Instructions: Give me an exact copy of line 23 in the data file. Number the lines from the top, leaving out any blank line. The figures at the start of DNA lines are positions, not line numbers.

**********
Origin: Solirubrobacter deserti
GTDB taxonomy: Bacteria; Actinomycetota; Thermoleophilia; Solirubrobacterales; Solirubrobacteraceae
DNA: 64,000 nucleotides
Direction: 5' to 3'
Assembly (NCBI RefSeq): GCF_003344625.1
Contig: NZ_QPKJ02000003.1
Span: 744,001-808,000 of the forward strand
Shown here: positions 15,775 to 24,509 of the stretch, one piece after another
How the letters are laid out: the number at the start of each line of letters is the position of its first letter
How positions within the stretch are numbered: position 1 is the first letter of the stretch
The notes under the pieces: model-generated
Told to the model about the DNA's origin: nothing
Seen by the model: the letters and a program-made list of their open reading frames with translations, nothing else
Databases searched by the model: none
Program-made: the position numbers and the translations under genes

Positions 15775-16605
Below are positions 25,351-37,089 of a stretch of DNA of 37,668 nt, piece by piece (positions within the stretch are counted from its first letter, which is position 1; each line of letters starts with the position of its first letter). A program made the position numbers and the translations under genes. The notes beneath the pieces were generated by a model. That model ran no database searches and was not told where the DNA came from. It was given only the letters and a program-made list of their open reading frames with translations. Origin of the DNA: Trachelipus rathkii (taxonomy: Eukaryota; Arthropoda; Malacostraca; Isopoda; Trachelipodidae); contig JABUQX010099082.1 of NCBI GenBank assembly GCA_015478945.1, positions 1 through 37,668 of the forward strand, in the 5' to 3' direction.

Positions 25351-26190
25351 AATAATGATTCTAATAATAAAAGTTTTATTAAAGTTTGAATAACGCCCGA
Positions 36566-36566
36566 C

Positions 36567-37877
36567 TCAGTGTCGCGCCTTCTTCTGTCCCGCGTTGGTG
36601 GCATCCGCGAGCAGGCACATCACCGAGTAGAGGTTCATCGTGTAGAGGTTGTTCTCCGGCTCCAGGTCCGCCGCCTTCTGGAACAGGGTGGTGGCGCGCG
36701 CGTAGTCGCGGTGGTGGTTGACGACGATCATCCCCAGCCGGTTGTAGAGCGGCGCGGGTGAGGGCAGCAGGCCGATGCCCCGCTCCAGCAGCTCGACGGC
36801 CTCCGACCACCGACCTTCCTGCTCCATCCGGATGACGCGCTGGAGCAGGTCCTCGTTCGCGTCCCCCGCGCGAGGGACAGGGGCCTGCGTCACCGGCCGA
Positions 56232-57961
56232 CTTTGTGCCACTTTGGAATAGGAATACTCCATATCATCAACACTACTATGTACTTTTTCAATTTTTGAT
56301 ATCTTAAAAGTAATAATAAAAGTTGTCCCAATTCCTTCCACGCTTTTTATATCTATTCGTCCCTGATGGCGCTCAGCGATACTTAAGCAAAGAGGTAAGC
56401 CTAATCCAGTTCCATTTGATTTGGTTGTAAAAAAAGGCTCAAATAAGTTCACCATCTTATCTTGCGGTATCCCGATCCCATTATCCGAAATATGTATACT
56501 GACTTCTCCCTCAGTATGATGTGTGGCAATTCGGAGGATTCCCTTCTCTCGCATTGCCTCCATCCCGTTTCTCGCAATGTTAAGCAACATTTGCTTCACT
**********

36567 TCAGTGTCGCGCCTTCTTCTGTCCCGCGTTGGTG